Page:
‘0. Mapping test’ Category

A few things we learned thanks to the Issue Safari

December 21st, 2012

On December 12 2012, the EMAPS project organized its first Issue Safari.
Such workshop was an improved version of the seminar we organized in June 2012. In both cases the objective was to submit some of a set of maps we had prepared on the theme of aging in UK to the evaluation of a selected group of potential users.
The first workshop had been very interesting, but had also revealed the great difficulty of finding a common ground between mappers and users. Users were very critical on several aspects: from the choice of the research questions, to the datased employed, from the visualisations employed to the legibility of the maps (see emapsproject.com/blog/archives/1329).
In order to overcome this difficulty, we started a new process of interaction with the users (described here emapsproject.com/blog/archives/1701, here emapsproject.com/blog/archives/1728 and here emapsproject.com/blog/archives/1754). This process helped us to produce a more effective set of maps and to identify a groups of users potentially more interested in our visualisations. The December Issue Safari was the result of this process.

I think it is fair to say that the Issue Safari has been a success in the sense that we have greatly improved the adaptation between users and maps. Most users found most maps relevant and engaged with them in interesting ways. This allowed us to collect a richer user-feedback that we will now be able to re-invest in the case study of climate change adaptation.

Drawing on a very detailed set of notes collected during the Safari by the facilitator of the Young Foundation and compiled by Lucy Kimbell, I have prepared the following synthesis of the lessons we learnt during this workshop


Preparing for the EMAPS workshop in Oxford

October 14th, 2012

Lucy and I have been preparing for the next workshop on the developing maps to be held in Oxford on Friday (12th October). In addition to our lead ‘user’, we have invited four health and social care professionals, who are all experts in their fields (policy, volunteer organisations, advocacy, arts).

The aim of the session is threefold: (1) elicit discussion about what maps are useful and for what purposes, (2) observe, listen, record and synthesize information about the use and purpose of maps and (3) ascertain “what these maps do” for these people and how they could use them.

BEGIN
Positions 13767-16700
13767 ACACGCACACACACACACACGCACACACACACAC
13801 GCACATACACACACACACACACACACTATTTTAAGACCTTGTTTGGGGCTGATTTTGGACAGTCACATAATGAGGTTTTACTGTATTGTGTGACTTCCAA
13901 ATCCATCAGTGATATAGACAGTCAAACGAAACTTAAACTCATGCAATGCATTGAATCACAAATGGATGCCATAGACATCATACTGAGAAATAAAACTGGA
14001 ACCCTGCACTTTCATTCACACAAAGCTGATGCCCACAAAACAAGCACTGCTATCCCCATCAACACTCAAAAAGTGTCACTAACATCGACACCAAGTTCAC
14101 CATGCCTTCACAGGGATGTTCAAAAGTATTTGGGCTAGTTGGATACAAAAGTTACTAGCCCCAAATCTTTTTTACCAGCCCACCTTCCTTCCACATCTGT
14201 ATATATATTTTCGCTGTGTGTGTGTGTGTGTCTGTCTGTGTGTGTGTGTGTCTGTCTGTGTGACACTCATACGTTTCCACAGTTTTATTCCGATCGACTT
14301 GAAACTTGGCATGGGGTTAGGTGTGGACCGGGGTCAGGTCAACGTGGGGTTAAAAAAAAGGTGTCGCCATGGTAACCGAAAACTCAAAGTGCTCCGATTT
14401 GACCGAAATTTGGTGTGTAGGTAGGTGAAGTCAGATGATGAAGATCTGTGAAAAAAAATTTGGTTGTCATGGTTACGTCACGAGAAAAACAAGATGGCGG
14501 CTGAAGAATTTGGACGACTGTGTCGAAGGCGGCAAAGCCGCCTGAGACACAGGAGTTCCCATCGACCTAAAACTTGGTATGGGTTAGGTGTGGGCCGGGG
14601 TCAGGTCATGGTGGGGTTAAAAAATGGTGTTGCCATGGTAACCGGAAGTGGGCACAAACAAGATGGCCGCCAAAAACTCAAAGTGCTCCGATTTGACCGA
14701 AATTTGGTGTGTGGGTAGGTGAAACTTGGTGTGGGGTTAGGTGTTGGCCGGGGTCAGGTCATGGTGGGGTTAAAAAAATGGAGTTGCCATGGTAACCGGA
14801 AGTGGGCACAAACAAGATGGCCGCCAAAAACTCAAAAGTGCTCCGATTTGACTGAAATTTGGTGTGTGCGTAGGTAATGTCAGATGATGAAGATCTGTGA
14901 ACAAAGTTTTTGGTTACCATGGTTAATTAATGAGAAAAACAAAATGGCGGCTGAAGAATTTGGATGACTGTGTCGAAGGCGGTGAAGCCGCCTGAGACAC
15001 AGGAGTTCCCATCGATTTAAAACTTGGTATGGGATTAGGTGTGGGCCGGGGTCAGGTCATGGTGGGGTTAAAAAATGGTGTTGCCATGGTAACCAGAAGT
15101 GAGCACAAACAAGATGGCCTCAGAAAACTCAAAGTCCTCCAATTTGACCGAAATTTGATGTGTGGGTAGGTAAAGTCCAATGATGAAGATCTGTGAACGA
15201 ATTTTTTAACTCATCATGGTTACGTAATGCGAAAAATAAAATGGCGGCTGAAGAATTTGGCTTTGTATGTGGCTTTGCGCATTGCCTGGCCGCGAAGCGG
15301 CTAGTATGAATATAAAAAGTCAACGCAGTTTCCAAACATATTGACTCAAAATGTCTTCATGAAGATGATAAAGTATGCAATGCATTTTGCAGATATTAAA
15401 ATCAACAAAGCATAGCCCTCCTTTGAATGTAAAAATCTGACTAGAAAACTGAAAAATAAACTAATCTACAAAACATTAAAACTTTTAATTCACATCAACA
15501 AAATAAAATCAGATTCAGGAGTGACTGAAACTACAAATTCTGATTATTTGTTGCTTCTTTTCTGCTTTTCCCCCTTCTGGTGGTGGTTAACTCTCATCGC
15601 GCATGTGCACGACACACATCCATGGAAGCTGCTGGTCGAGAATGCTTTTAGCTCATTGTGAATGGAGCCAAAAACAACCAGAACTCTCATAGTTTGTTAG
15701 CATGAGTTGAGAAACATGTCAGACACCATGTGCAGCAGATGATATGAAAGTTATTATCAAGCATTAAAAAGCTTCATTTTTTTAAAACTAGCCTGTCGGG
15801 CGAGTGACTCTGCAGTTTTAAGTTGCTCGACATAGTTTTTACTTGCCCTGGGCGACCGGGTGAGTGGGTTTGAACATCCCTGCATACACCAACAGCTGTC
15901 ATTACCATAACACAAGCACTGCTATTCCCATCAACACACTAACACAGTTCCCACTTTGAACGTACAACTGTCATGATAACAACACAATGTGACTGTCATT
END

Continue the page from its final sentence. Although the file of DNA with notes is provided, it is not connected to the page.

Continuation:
The way we intend to achieve these objectives involves three stages:

- Present each core question on which the maps are based

- Discuss what this core question/issue means to health and social care professionals. ie.How it matters to their work? How and in what ways it matters to their colleagues?

- Show the map/s and set a group task in which participants are asked to use the map to ascertain directions/ outcomes. Further discussion will be encouraged.

We will be documenting the workshop in various ways; notes, audio, video and still photos.

Operationalization of research questions on Ageing

August 22nd, 2012

Here you’ll find some ideas on how to operationalize the question proposed by Lucy and Kat working with the test-user.

For each question, you’ll find below
a) one or more rephrased versions of the question that we can actually answer – the “actual questions” (as Michele calls them)
b) a short description of the data that can be used to answer each actual question
c) what we need to to do collect the data for the map and who should/could do it
d) some explanation of the above

As you’ll probably noticed, I haven’t made explicit which maps will be designed based on the data that I propose to collect. The reason is that this is something that London and Milan have to decide by discussing with the test-user.
What I need you to do ASAP:
- London: validate with the test-user that the proposed operationalization makes sense and tell me if you can provide the resources described below and when.
- Amsterdam: tell me if you can collect the data as described below and how long could these take.
- Milan: start thinking about the visualizations that you could draw with the data described below and tell Paris and Milan if you need the data to be collected in any ‘special’ way/format

1. What is living well as older person / with dementia?

1.A.i) Actual question: which are the resources (human/material/institutional…) that help people living well with dementia?
1.B.i) Data: hyperlink network of the websites cited by blogs of people suffering from dementia or caring for them
1.C.i) What we need: if London or the test-user knows some of these blogs please give Paris the urls (but we can easily found them ourselves). A part from that, Paris can do collect the data in three weeks from now.